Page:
then the infinitely short time that otherwise should be considered nothing attains an actual

definition:

In fact there lies between what we have just called ‘past’ and what we

have just called ‘future’ a small but finite time interval. Its duration is

determined by the position of the observer who is deciding on ‘past’ or

‘future’ and by the location of the events whose course in time is being

investigated.xxiv

Lyric poems, including Rilke’s sonnet, create a sense of presence - the lyrical now - that

has duration (at least in an intuitively grasped dimension). The suspension of time

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between concurrent events is just an illusion caused by a purely linguistic trick. This is

achieved by grammar’s ability to express temporal difference even between perfectly

simultaneous aspects, like sounding and listening, by presenting them in different

grammatical tenses. Yet this illusion is a kind of reality as well. It is the reality of an

urgent interest that a reader might re-enact by recognizing a cluster of events as a

coincidence, rather than a metaphorizing causality.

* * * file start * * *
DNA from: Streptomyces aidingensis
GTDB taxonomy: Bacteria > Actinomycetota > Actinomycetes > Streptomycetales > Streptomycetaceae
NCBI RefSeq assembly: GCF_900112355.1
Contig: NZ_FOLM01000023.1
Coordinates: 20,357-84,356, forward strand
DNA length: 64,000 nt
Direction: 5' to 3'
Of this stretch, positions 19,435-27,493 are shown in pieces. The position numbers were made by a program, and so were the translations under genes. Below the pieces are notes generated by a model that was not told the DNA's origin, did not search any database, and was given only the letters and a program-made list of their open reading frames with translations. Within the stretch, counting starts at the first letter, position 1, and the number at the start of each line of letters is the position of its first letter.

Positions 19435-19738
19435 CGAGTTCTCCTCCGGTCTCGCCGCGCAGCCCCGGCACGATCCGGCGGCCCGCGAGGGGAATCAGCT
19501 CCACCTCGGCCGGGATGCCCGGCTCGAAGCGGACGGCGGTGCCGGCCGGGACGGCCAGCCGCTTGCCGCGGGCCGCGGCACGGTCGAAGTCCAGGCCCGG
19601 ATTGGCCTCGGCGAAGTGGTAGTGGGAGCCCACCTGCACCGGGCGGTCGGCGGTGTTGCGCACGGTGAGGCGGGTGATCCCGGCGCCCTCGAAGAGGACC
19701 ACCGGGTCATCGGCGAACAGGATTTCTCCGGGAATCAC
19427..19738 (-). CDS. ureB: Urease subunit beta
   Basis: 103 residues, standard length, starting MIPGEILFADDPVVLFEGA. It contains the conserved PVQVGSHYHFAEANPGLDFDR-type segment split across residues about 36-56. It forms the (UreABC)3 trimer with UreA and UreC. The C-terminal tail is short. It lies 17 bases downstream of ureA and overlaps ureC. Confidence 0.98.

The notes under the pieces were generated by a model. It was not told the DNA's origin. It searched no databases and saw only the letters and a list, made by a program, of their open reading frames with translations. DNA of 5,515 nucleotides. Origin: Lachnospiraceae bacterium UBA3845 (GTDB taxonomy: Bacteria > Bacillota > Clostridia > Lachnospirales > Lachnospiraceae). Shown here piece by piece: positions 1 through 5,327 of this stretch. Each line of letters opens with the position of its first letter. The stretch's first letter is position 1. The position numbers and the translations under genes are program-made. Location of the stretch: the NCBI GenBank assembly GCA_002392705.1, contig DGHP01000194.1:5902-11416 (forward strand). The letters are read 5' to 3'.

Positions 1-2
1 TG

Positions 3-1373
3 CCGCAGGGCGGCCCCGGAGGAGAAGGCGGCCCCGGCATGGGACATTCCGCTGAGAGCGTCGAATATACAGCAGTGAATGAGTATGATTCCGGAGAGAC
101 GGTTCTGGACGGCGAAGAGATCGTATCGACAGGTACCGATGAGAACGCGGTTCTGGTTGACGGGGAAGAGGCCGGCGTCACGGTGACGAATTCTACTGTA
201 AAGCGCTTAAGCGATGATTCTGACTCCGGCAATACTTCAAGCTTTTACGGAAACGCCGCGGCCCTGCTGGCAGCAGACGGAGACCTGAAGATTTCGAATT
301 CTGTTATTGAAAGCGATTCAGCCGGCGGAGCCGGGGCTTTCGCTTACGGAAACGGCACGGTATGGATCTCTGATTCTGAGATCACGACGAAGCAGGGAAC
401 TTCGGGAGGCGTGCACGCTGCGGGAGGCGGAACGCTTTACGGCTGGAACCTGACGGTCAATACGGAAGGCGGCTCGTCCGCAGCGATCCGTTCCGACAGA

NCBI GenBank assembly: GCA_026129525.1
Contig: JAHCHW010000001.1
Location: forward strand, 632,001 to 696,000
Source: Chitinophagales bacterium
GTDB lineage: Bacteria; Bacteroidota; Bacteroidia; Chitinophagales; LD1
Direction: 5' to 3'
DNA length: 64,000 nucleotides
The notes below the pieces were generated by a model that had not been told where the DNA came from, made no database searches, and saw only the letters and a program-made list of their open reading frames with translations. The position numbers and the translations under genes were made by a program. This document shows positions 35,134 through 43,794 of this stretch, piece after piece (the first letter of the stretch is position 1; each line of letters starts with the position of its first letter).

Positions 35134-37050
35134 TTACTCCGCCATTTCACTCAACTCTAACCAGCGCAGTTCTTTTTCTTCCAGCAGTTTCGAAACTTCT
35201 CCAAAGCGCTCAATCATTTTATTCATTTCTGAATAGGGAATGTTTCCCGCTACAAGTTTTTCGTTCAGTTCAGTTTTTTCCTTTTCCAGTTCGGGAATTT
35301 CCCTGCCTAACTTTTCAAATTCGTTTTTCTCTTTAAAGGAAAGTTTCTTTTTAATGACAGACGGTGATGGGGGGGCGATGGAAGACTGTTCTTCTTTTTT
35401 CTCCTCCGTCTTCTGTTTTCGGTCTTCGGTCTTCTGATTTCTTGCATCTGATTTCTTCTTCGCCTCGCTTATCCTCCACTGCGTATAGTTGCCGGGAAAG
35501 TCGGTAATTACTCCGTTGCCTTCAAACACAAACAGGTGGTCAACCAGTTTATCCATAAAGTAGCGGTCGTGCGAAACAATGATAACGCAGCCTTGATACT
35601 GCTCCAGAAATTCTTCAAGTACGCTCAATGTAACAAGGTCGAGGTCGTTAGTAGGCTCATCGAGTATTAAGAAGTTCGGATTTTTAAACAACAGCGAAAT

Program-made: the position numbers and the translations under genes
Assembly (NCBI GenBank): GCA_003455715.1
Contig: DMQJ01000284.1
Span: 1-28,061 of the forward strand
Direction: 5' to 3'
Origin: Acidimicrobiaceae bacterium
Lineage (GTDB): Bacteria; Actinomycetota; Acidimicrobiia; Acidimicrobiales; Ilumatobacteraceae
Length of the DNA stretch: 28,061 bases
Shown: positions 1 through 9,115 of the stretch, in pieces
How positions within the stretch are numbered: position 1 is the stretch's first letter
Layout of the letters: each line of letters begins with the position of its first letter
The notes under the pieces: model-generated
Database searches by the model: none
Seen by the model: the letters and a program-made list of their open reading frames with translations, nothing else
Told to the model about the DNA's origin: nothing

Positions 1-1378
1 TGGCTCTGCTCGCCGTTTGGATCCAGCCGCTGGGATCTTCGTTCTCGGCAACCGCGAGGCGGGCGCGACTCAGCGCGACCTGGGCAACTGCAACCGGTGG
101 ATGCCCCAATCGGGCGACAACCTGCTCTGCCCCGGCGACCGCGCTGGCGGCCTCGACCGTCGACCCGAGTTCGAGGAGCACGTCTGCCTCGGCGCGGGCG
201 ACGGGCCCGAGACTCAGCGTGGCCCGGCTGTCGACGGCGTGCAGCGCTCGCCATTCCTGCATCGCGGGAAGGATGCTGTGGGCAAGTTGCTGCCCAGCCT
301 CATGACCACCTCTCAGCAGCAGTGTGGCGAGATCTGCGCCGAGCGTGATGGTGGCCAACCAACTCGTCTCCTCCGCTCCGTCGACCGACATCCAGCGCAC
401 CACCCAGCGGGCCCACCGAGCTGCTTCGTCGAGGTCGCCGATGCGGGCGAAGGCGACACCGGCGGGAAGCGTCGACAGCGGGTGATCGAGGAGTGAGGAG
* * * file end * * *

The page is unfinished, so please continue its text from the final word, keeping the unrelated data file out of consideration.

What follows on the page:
Rilke’s sonnet creates a sense of time that is alternative to the linear temporality

of causality that we normally experience. This time before the summer rain is the time

when the house with its pictures [or images] does not provide protection against the

uncanny experience of the unique, when - as Nietzsche says – ‘that web of concepts is

torn apart by art’ (“wenn jenes Begriffsgespinnst einmal durch die Kunst zerrissen

wird”).xxv The first sentence of the poem describes how indeterminacy gathers from all

the greenness and assails the house. The indeterminacy of ‘Etwas’ (‘Something’) is

absolute. It is traceless, that is, it cannot be heard, seen, or perceived in other ways; it

does not have any form.

There is no explicit indication of how the traceless presence of indeterminacy

relates to the event of the bird’s whistle and the promised rain. In both the grammatical

and the topological sense, indeterminacy and the sound of the plover are presented in

parallel structures: Indeterminacy comes ‘aus allem Grün’ (‘from out of all the green’);

the whistle sounds ‘aus dem Gehölz’ (‘from out of the wood’). The grammatical parallels

do not stop here, though; an indefinite (‘irgend’) solitude and passion rise ‘aus dieser

einen stimme’ (‘from this one sound’). Thus, the coincidence of the independent events